There was no significant association in the observed chronic itch patients with any psychiatric diagnosis compared with those without a psychiatric diagnosis.
Chronic itch characteristics
No significant differences in itch characteristics as described in the itch EMR questionnaire (Table I) were noted amongst all chronic itch conditions between patients with comorbid psychiatric diagnoses versus those without.
The mean age of patients with psychiatric diagnoses (56.1 ± 16.2) did not differ significantly from those without comorbid psychiatric diagnoses (59.0 ± 19.4). Females were more likely to have a comorbid psychiatric diagnosis than males (12.5% vs. 8.4%, respectively), but this difference was not significant (p-value 0.15). Psychiatric diagnosis was significantly more associated with Hispanic patients (15.2%) than Non-Hispanic patients (8.3%) (χ2 5.87, p < 0.02).
This is the first large-scale study to examine the association of psychiatric comorbidity in an outpatient itch center in the United States. The prevalence of underlying psychiatric diseases is 10.9%. Previous studies using patient-reported questionnaires and interviews by psychosomatic experts determining psychiatric comorbidity in chronic itch patients elicited varied results. In a recent study conducted in hospitalized chronic itch patients in Germany, 580 chronic itch patients out of 6,374 who were suspected to have psychosomatic comorbidities were referred to psychiatric interviews, and among them, a high proportion of patients (77%) were diagnosed with at least one psychosomatic/psychiatric diagnosis according to ICD-10 code. Although this study uses a different methodology, we can extrapolate from the data that about 6.7% of patients with chronic itch in an inpatient setting have psychiatric comorbidity (7). The same lead author conducted a previous study demonstrating a significantly higher prevalence (>70%) of psychiatric symptoms among 109 consecutive hospitalized chronic itch patients (2). Finally, based on a recent large European study by Dalgard et al., it is clear that there is a significant association between the presence of chronic itch and clinical depression (accounting for 14.1% of dermatologic patients with itch versus 5.7% in dermatologic patients without itch) (8).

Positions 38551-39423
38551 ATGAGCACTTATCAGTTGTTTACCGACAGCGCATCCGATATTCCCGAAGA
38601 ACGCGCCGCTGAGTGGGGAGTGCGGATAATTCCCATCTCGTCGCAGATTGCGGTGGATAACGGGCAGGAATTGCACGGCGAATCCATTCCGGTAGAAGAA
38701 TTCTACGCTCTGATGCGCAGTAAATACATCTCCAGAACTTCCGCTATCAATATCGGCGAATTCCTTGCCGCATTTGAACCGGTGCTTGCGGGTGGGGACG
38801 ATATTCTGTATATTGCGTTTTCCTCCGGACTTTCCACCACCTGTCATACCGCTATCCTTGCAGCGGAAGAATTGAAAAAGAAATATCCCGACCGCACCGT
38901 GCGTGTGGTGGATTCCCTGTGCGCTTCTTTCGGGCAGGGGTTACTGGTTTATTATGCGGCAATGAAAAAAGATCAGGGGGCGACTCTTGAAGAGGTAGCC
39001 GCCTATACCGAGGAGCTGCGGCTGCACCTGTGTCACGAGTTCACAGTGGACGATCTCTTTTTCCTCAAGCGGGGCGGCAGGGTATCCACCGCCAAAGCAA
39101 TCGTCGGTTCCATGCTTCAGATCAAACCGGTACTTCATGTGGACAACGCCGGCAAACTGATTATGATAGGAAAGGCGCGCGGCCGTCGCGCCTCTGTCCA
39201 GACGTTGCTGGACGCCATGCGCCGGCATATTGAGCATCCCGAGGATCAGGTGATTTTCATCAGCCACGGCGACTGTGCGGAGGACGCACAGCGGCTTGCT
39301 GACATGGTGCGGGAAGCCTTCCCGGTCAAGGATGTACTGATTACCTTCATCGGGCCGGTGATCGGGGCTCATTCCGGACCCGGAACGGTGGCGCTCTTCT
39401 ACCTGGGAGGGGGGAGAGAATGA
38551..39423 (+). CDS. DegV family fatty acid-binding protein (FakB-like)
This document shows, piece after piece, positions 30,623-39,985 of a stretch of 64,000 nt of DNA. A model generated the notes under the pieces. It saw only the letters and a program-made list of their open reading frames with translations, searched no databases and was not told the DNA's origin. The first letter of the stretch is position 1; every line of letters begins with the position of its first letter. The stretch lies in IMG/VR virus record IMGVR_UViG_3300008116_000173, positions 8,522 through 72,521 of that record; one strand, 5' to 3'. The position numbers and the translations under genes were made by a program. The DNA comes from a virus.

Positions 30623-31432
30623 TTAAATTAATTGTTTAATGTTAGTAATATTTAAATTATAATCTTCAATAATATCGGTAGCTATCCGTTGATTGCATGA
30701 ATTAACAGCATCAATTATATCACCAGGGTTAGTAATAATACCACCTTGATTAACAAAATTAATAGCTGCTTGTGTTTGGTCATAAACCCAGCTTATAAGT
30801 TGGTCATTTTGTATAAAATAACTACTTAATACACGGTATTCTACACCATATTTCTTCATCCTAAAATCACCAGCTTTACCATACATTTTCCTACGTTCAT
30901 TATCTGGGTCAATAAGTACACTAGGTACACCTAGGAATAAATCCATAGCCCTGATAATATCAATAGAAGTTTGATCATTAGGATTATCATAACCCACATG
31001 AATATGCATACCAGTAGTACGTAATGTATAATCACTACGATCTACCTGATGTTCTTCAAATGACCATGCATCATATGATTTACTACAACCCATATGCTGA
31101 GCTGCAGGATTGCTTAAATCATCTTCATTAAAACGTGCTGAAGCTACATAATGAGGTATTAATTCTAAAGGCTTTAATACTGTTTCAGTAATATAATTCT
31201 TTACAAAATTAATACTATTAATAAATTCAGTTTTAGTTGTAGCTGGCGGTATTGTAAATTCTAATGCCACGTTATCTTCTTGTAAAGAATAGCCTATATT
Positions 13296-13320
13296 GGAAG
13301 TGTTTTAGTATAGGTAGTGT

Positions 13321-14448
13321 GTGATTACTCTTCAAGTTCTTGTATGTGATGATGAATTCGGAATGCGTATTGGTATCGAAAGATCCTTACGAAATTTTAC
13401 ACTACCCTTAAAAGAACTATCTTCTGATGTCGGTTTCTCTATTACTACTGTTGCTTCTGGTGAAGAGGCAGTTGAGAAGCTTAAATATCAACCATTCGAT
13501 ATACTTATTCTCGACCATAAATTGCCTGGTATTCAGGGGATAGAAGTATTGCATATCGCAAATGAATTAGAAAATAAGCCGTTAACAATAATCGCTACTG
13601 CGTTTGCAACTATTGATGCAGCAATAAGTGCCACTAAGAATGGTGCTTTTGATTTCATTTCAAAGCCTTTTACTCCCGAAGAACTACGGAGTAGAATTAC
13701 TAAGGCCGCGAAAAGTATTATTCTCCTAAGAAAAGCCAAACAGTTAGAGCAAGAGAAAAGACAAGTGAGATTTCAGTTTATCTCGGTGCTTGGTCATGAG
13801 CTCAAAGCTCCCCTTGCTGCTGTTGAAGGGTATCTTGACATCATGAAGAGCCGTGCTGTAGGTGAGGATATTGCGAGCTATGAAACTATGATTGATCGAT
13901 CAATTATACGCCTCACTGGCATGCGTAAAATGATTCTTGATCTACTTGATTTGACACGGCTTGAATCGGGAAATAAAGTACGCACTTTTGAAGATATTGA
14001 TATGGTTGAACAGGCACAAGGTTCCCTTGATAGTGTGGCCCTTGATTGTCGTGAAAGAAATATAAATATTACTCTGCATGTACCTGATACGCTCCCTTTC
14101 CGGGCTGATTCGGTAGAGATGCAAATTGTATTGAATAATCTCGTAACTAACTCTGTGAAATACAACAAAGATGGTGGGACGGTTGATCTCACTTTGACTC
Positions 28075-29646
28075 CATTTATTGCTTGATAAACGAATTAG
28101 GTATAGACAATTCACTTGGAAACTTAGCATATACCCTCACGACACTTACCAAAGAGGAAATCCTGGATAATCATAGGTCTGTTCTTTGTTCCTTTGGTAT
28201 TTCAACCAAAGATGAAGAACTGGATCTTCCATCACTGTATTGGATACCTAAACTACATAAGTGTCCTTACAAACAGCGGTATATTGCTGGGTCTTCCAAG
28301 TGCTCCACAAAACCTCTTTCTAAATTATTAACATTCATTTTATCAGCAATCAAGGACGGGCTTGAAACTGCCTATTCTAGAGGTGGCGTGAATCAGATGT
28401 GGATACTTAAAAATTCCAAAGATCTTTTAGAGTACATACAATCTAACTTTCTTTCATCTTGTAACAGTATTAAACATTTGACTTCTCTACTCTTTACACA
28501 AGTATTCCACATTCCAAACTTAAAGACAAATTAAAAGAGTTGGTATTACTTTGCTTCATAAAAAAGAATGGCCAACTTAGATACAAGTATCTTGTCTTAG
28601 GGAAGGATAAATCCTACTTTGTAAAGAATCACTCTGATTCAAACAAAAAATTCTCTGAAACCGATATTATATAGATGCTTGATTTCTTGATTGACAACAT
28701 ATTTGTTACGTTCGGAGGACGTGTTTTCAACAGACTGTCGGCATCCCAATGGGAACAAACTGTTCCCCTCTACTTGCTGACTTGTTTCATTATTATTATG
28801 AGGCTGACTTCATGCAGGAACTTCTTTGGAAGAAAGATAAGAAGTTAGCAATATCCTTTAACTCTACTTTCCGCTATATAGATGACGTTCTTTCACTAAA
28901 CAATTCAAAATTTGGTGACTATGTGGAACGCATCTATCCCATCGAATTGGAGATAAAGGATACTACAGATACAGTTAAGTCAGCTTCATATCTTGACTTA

The lower prevalence of psychiatric disorders in chronic itch patients elicited from our database as compared to the aforementioned studies may relate to the fact that consistent with the general population (9, 10), psychiatric disorders in chronic itch patients are underdiagnosed. Whereas in previous studies patients were selected and thoroughly assessed for psychiatric comorbidity using trained interviewers as well as self-reported questionnaires, our study was limited to retrospective analysis of electronic data reflecting existing psychiatric diagnoses. These psychiatric diagnoses were either made secondary to the patient’s desire to seek psychiatric care, or due to obvious psychiatric symptoms as identified by a physician. Unfortunately, patients may either be hesitant to report symptoms which are often stigmatized, or they may not exhibit psychiatric symptoms that are not concerning enough to prompt a self-motivated clinical assessment. Various psychological conditions which may not be reflected by an ICD-10 code in our study were likely to be elicited through the lengthy interview process as well as self-reported patient questionnaires featured in the previous studies. It is likely that had each individual patient in our study been thoroughly assessed for psychiatric illness by means of a lengthy interview by trained specialists or through self-reported questionnaires, the prevalence of psychiatric disease in this study would be much higher. Importantly, the aforementioned studies did not exclude psychogenic itch from their analyses, which may also contribute to the increased prevalence of psychiatric illness elicited by these studies.